And after it there came so long a train
                                               Of people, that I ne'er would have believed
                                                 That ever to Death so many had undone.
                                              When  some among them I had recognized.
                                                 I looked, and I beheld the shade of him
                                            Who made this through cowardice the great refusal.
                                                Forthwith  I comprehended, and was certain,
                                                That this the sect was of  the caitiff  wretches
                                                      Hateful  to God and to his enemies.
                                                  These miscreants, who never were alive,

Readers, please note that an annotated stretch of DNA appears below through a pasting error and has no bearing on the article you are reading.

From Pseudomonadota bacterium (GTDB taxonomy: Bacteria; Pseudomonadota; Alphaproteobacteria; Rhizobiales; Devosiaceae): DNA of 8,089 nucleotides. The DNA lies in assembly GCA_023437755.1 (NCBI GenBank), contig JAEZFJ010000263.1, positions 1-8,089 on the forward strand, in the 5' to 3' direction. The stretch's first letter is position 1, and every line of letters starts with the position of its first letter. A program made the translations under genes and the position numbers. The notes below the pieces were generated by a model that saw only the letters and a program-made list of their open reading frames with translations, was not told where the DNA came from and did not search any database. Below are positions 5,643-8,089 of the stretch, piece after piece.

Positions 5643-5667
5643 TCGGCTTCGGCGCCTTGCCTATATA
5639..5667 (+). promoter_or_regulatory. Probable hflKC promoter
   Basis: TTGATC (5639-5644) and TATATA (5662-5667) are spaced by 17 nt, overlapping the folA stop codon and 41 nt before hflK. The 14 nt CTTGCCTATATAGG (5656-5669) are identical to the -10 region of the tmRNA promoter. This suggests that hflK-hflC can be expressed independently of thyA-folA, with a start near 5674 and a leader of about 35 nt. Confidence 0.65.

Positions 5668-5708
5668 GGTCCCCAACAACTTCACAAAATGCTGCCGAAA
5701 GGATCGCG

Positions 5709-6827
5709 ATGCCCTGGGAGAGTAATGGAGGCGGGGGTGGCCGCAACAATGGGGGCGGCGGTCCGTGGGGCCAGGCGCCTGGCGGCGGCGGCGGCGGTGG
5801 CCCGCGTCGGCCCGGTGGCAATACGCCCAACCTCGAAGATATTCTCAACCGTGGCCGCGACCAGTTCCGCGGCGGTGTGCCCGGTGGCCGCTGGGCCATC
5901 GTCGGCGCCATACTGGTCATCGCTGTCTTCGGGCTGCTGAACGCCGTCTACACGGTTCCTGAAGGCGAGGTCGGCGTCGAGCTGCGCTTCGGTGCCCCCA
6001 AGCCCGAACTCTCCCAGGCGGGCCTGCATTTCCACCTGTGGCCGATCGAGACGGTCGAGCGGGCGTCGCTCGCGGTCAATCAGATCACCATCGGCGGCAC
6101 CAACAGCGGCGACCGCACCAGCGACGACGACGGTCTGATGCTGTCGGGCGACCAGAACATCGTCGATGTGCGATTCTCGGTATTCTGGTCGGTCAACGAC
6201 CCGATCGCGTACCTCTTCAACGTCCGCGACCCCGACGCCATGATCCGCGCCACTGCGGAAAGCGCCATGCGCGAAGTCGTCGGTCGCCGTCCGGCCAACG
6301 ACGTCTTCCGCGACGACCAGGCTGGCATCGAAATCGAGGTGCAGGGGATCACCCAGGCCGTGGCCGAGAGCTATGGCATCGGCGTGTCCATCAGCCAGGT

Were naked, were stung exceedingly
                                                 By the disgusting worms was gathered up.
                                                 And when to gazing  father I betook me.
                                                   People I saw on a great river's bank;
                                             Whence said I: Master, now vouchsafe to me,

                                            That I may know who these are, and what law
                                               Makes them appear so ready to pass over,
                                                   As I discern athwart the dusky light.

                                               And he to me, These things shall be known
                                               To thee, as soon  as we our footsteps stay
                                                   Upon the dismal shore of Acheron.

                                        Then with mine eyes ashamed and downward cast,
                                             Fearing my words might irksome be to him,
                                         From speech refrained I till we reached the river
                                                 And lo! towards us coming in a boat
                                                An old man, hoary with the hair of eld,
                                             Crying:  Woe unto you, ye sould depraved.